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International specialists in all aspects of inland, marine and aviation transport cargo claims.

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International specialists in all aspects of inland, marine and aviation transport cargo claims.

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The United Kingdom Insurance Act 2015 – An Update

In 2015 we sent to our various clients and contacts advice about the implications for insurers of the new UK Insurance Act 2015 (“the Act”). A copy of this original advice can be found further below.

The Act becomes law in the UK later this week, on 12 August 2016. This will mean that claims made under policies which are subject to English law and practice (which is of course a common provision) will be governed by the Act.

Insurers should also note that the new Act will be amended by provisions of the Enterprise Bill 2015 (“the Bill”). The Bill is expected to come into force in the UK in 2017.

The Bill will introduce an implied term in insurance contracts that insurers will have to pay a valid claim within a reasonable period of time. If insurers do not do so, the claimant will have the contractual right to sue the insurer for losses suffered as a consequence of an unreasonable delay.

What constitutes an unreasonable delay will of course depend in part on the nature and circumstances of the individual claim, particularly the size and complexity of the loss.

The extent to which an assured may be able to claim for consequential losses will be determined in accordance with the usual provisions of English contract law. In particular, an assured would in principle be able to recover those losses, caused by unreasonable delay by an insurer, that could be reasonably said to have arisen in the normal course of events. This is often referred to as a loss that is “reasonably foreseeable”.

An assured would also be able to recover those losses, caused by unreasonable delay by an insurer, if the insurer was made aware, when the policy was written, of circumstances which would mean that the prompt payment of claims was especially important.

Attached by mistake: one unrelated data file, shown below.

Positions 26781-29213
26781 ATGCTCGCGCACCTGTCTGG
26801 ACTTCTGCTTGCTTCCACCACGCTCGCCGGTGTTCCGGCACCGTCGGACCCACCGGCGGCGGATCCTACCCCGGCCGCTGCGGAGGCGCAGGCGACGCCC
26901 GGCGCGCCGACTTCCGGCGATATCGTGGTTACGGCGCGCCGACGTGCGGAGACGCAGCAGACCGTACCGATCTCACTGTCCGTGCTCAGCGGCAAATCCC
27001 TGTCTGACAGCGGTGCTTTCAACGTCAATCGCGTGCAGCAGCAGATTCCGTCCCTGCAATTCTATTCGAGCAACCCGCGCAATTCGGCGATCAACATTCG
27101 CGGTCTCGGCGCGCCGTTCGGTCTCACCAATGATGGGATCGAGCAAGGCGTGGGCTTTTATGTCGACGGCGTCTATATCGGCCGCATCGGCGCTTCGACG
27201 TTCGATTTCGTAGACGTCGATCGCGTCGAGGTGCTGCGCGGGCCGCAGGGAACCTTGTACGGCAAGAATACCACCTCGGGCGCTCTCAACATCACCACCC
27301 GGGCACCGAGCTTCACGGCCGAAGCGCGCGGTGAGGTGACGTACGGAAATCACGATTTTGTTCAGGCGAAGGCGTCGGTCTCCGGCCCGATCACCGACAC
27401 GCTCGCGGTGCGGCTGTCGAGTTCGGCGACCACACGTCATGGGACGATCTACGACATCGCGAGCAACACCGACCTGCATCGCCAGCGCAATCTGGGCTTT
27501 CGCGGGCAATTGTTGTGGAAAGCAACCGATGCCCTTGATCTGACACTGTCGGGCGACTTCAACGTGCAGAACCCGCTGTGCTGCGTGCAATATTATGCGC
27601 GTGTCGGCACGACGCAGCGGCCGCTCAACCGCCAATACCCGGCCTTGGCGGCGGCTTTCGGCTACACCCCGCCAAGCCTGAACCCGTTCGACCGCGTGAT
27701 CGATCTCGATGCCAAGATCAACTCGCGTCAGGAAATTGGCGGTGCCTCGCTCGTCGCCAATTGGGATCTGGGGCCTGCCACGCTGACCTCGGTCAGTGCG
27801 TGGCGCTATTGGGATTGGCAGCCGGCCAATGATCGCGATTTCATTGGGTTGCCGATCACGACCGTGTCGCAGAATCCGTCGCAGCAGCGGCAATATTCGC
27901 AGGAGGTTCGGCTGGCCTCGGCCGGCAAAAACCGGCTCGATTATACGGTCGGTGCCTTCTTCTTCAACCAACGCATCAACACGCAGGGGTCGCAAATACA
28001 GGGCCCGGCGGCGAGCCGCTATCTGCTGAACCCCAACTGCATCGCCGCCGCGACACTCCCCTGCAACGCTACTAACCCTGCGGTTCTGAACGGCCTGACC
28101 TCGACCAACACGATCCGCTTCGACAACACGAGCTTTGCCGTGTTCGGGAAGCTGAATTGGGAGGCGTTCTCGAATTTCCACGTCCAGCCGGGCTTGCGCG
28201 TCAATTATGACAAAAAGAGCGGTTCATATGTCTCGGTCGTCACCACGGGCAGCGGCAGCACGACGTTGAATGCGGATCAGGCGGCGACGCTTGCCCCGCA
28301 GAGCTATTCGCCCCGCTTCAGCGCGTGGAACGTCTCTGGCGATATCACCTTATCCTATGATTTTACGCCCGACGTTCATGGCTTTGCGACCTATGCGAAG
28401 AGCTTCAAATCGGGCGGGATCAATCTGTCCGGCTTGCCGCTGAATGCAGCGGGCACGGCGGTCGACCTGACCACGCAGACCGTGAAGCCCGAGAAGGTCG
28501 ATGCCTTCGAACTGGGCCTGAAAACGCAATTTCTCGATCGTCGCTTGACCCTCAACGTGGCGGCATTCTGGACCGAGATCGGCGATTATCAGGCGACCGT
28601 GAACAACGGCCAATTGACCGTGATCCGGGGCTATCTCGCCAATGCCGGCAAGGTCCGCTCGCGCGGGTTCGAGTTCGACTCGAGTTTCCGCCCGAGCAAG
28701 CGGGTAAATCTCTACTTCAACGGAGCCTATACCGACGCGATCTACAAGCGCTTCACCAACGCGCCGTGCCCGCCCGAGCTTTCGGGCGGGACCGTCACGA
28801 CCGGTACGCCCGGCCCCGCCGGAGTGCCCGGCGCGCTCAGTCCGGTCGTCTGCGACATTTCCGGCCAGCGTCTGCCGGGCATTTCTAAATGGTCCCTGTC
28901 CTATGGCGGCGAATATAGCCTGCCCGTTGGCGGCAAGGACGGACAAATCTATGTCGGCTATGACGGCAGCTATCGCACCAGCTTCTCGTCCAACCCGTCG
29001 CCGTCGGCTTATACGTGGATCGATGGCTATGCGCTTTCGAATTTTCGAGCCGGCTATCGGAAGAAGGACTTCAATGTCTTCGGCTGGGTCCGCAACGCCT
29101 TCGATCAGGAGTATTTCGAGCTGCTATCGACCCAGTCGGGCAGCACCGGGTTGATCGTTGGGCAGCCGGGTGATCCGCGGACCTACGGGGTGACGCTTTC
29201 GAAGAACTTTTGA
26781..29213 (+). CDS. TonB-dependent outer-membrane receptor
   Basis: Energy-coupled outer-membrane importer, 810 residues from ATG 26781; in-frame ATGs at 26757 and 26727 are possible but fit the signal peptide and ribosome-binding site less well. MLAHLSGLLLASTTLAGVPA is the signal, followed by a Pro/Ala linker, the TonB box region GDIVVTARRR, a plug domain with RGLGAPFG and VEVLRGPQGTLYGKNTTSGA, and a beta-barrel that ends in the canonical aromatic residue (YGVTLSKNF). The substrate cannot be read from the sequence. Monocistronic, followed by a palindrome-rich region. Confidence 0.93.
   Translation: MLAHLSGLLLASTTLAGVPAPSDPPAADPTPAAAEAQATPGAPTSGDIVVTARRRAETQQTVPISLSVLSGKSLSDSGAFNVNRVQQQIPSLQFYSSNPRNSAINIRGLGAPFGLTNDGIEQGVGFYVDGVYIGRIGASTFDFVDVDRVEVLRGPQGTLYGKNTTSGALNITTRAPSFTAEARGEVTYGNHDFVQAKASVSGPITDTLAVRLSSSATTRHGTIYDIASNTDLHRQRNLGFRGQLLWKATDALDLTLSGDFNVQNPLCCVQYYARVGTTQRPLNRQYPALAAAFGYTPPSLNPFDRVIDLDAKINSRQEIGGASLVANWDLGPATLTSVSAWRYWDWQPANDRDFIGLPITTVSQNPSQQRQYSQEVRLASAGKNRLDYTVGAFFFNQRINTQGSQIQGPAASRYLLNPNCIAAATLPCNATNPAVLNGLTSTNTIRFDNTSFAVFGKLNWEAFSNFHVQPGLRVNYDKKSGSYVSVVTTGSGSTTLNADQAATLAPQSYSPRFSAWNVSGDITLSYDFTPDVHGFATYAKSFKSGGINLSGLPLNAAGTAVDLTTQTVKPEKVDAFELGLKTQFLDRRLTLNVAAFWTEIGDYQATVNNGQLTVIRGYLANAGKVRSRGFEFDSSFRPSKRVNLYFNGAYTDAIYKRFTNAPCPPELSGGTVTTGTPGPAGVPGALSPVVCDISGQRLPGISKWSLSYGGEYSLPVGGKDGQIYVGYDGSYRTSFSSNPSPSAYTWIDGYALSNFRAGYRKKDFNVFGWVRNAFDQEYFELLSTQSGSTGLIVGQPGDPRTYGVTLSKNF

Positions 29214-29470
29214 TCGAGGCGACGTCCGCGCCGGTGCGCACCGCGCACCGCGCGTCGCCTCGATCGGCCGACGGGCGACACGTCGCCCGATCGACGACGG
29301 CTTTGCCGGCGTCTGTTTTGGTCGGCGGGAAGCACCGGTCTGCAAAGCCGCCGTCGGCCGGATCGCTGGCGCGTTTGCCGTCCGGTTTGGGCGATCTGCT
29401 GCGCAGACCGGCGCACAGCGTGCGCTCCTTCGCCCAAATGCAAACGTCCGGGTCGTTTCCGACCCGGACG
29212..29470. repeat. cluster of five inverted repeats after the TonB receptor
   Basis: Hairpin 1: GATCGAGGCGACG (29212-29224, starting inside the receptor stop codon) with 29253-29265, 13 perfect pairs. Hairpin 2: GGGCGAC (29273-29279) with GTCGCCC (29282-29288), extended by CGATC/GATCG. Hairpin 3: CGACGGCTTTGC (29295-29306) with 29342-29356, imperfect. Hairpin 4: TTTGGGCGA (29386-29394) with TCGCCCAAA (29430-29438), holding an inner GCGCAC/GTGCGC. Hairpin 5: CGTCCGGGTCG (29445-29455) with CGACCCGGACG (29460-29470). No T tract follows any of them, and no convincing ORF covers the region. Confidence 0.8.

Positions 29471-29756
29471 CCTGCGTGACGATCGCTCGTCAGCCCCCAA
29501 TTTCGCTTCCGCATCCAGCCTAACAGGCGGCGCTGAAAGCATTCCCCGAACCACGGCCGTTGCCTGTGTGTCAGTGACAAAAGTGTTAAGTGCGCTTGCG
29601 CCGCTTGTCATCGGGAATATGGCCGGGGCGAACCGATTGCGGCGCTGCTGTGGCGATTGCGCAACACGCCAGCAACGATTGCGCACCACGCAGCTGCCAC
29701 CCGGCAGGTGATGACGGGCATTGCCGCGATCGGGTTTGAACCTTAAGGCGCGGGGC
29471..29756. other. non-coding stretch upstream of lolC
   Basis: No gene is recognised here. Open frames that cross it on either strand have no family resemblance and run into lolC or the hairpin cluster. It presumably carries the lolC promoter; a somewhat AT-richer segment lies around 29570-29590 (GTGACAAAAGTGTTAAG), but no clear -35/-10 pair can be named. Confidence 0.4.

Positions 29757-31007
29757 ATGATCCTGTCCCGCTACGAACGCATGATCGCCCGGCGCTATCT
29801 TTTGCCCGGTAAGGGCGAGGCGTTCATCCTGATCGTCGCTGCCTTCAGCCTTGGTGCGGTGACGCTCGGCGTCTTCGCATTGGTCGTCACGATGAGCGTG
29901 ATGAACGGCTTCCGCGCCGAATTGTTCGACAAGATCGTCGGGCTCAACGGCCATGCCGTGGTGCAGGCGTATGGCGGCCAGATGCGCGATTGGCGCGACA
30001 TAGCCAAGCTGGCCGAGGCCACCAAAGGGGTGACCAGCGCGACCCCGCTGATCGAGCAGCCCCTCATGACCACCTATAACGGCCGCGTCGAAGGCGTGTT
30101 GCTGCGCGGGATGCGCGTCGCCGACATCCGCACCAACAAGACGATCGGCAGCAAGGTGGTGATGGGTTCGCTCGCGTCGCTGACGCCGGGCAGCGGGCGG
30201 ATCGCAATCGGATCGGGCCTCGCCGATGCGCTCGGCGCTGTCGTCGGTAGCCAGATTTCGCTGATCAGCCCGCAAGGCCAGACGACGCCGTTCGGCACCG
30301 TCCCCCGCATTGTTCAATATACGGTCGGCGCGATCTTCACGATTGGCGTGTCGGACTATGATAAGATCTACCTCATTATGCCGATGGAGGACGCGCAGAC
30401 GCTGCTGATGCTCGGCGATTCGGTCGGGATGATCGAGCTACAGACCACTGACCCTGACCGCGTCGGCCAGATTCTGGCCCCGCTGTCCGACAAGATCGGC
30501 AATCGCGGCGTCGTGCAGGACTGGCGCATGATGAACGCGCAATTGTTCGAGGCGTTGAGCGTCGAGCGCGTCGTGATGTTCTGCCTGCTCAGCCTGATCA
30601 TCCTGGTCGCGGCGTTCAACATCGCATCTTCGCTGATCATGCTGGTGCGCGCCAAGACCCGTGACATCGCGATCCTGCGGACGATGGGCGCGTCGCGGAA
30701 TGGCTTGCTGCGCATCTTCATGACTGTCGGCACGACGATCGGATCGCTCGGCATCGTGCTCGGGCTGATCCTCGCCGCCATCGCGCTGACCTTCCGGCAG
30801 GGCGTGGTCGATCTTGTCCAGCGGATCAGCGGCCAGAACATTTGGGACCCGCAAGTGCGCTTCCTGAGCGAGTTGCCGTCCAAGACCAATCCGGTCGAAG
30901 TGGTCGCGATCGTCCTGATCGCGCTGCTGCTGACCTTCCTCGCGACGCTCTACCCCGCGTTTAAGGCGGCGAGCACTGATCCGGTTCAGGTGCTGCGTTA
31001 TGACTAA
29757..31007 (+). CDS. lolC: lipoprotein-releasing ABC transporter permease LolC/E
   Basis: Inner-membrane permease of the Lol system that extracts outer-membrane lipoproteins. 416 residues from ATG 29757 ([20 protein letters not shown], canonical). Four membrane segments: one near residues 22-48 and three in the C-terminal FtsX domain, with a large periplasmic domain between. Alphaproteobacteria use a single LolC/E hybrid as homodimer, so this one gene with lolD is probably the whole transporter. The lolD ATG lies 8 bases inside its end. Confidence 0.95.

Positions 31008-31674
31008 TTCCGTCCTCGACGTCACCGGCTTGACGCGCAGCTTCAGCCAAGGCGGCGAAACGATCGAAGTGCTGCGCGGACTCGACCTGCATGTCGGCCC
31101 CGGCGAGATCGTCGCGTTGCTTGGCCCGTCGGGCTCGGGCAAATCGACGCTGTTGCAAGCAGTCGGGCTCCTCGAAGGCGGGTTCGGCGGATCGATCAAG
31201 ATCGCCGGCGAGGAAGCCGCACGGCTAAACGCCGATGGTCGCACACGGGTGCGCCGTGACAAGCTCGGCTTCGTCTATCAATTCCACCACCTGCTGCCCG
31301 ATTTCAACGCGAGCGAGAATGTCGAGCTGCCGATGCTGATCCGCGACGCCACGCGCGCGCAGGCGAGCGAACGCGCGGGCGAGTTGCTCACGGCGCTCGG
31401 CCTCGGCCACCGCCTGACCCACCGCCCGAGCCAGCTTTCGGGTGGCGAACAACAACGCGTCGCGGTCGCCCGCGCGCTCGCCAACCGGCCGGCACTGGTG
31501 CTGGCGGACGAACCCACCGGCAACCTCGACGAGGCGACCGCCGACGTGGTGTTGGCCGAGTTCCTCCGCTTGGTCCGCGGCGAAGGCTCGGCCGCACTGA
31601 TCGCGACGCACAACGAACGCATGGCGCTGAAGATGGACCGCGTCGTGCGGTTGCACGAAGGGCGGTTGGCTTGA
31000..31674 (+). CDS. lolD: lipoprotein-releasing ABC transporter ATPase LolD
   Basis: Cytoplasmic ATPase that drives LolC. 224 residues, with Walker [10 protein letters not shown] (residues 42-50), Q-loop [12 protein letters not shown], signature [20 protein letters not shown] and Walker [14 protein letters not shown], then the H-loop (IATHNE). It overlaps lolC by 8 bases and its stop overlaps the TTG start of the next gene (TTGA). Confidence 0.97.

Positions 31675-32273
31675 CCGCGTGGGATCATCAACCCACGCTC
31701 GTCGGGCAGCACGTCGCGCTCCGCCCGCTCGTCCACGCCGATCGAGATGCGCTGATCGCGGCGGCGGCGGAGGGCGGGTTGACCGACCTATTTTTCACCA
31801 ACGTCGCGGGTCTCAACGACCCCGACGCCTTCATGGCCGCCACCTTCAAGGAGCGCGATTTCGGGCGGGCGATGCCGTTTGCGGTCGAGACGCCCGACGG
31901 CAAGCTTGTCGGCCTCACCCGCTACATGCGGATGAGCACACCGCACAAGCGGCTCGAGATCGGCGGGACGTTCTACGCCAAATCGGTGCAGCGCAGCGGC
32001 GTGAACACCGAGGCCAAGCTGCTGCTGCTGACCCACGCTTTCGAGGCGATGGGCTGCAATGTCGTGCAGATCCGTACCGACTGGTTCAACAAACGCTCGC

Insurers will be able to contract out of the late payment provisions of the Bill (except in the case of consumer insurance). But if insurers do wish to contract out, then they will need to ensure that such contracting out, and its impact on the assured, is expressed clearly and brought to the attention of the assured before the commencement of the policy (or before the policy is amended). Even if an insurer contracts out of the late payment provisions, the insurer may still be liable for losses caused by any deliberate or reckless delay in payment of a claim.

We hope that the above is of interest. Should you have any comments or questions then please do not hesitate to contact us.

***********The Following Was Our Original Advice to Clients***********

The United Kingdom Insurance Act 2015

Implications for Marine Insurers

Introduction

The new UK Insurance Act (the 2015 Act) is due to come into force in August 2016. The new Act incorporates some significant changes and will potentially have an impact on marine insurers.

As is well known, many policies written outside the UK, especially if based upon Institute Clauses (such as the Institute Cargo Clauses), will be subject to English law and practice, albeit of course that the interpretation put on such law and practice will often be that of a foreign court.

For over one hundred years, the law as it relates to marine insurance in the UK has been based upon the Marine Insurance Act 1906 (MIA). The 2015 Act will serve to amend the MIA in several important respects, some of which will directly concern those working in the field of marine insurance. The most important of these, from a marine insurer’s perspective, are discussed briefly below.

Should you require our further or more detailed advice on anything in this bulletin (or a copy of the 2015 Act) then please do not hesitate to contact us.

Disclosure by the Assured/Fair Representation

Currently, Section 17 of the MIA requires the Assured to disclose to the Insurer, before the insurance contract comes into force, all information (with certain exceptions) material to the risk. If the Assured does not do so, the Insurer is entitled to avoid the policy.